The Hindi word 'basmati' means fragrant, and refers to the nutlike flavor and aroma of this small, but long grained rice. With its lyrical provenance – grown only in designated areas of India and Pakistan, in the foothills of the Himalayas and watered by rivers of their melting snow – this "prince of rice" is highly prized and distinctively flavoured. It is grown slowly, cropped only once a year and harvested by hand. Several varieties are now grown in the U.S., such as Texmati and Kasmati, and all are growing in popularity. (One U.S. company has made an effort to patent Basmati rice and trademark the name). Their flavor is very good, but not quite up to real imported Basmati.
Here at Blue Heaven Restaurant, we use brown Texmati or brown Basmati when available. Brown rice has only the outer husk removed, leaving the germ and bran layer, and retaining most of the nutritional value, especially the B vitamins. This minimal processing also produces a rice more flavorful than polished white rice.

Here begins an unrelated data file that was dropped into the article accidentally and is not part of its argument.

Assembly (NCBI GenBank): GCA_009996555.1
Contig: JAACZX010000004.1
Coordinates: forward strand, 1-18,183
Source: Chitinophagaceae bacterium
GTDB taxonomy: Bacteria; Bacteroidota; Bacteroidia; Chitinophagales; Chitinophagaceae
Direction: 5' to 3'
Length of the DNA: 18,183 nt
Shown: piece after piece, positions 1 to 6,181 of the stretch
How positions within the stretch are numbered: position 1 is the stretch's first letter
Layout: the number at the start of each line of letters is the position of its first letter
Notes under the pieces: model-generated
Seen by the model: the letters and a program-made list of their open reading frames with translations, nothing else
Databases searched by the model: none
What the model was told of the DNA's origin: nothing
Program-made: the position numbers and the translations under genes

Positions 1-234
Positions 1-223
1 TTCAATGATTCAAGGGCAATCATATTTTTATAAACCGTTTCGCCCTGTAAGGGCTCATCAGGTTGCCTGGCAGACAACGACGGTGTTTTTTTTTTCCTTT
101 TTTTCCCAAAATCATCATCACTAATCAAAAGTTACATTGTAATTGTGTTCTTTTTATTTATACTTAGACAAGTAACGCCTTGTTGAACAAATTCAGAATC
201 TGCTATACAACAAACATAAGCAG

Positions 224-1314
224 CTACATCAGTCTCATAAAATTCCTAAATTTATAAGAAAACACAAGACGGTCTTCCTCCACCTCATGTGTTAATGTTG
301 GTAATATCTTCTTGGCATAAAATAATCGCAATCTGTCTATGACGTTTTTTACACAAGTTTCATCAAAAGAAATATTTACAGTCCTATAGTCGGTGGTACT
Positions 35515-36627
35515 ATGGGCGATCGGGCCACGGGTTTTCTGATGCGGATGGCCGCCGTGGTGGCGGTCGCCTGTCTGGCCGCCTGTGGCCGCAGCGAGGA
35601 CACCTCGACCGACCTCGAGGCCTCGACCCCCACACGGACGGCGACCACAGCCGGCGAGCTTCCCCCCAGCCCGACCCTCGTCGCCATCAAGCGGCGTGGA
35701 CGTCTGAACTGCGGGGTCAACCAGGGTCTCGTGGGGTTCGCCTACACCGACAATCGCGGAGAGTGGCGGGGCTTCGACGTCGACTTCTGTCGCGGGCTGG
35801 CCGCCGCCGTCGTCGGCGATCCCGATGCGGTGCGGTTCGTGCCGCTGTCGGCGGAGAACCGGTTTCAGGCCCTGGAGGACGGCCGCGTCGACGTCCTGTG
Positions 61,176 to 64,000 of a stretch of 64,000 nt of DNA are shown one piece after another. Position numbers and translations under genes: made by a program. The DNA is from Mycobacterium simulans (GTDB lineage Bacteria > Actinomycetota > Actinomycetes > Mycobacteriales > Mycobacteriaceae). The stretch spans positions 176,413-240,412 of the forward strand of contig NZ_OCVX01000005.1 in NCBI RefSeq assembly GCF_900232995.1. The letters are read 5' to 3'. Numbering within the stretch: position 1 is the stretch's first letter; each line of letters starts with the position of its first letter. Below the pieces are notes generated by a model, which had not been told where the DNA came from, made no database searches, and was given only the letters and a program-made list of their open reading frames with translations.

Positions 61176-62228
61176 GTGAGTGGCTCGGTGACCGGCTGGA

When cooking, I use approximately 1 7/8 parts water to 1 part rice, with just a pinch of salt and a little olive oil. Respected cookbooks differ on these proportions, some recommending 1 1/2- 1 and others up to 2 - 1 ratios. Experiment, using the same brand and type of rice each time, and find the proportions which work best for you.
Basmati is a very aromatic, somewhat "nutty" rice that is aged considerably to spark optimum flavour. The word "Basmati" literally means "perfumed one". The name suits it well as it aims to prove itself with every meal. Please send your review to Indo Munch
Our parents may have put canned pineapple in their curries but we are a generation enthralled by authentic Asian cooking and ingredients. The aromatic basmati has thus become a kitchen staple, accounting for 37 per cent of all the rice sold in the UK. Since it is also more expensive than other long-grain rice, the promise of profit has also gone hand in hand with the temptation to indulge in, shall we say, a spot of mis-labelling. In 2004, the Food Standards Agency published the results of DNA tests on 363 samples, 17 per cent of which were found to have a non-basmati content of over 20 per cent, the maximum that was then allowed under the industry code of practice, while 9 per cent of samples had a non-basmati content higher than 60 per cent. For more information http://www.indomunch.com